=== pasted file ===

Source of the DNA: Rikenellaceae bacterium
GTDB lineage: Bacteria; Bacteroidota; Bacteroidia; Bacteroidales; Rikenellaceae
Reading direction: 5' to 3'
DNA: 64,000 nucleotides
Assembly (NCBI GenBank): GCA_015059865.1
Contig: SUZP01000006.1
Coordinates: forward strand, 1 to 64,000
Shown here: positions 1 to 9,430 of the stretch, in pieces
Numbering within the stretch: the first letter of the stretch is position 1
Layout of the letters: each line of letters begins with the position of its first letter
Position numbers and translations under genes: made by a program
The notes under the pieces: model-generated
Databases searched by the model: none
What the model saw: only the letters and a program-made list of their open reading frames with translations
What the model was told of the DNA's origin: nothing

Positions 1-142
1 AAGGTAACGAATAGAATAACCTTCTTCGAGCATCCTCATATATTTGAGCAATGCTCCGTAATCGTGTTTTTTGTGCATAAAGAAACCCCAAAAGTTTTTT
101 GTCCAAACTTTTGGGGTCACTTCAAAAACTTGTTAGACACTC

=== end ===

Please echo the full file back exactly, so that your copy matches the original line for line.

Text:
Source of the DNA: Rikenellaceae bacterium
GTDB lineage: Bacteria; Bacteroidota; Bacteroidia; Bacteroidales; Rikenellaceae
Reading direction: 5' to 3'
DNA: 64,000 nucleotides
Assembly (NCBI GenBank): GCA_015059865.1
Contig: SUZP01000006.1
Coordinates: forward strand, 1 to 64,000
Shown here: positions 1 to 9,430 of the stretch, in pieces
Numbering within the stretch: the first letter of the stretch is position 1
Layout of the letters: each line of letters begins with the position of its first letter
Position numbers and translations under genes: made by a program
The notes under the pieces: model-generated
Databases searched by the model: none
What the model saw: only the letters and a program-made list of their open reading frames with translations
What the model was told of the DNA's origin: nothing

Positions 1-142
1 AAGGTAACGAATAGAATAACCTTCTTCGAGCATCCTCATATATTTGAGCAATGCTCCGTAATCGTGTTTTTTGTGCATAAAGAAACCCCAAAAGTTTTTT
101 GTCCAAACTTTTGGGGTCACTTCAAAAACTTGTTAGACACTC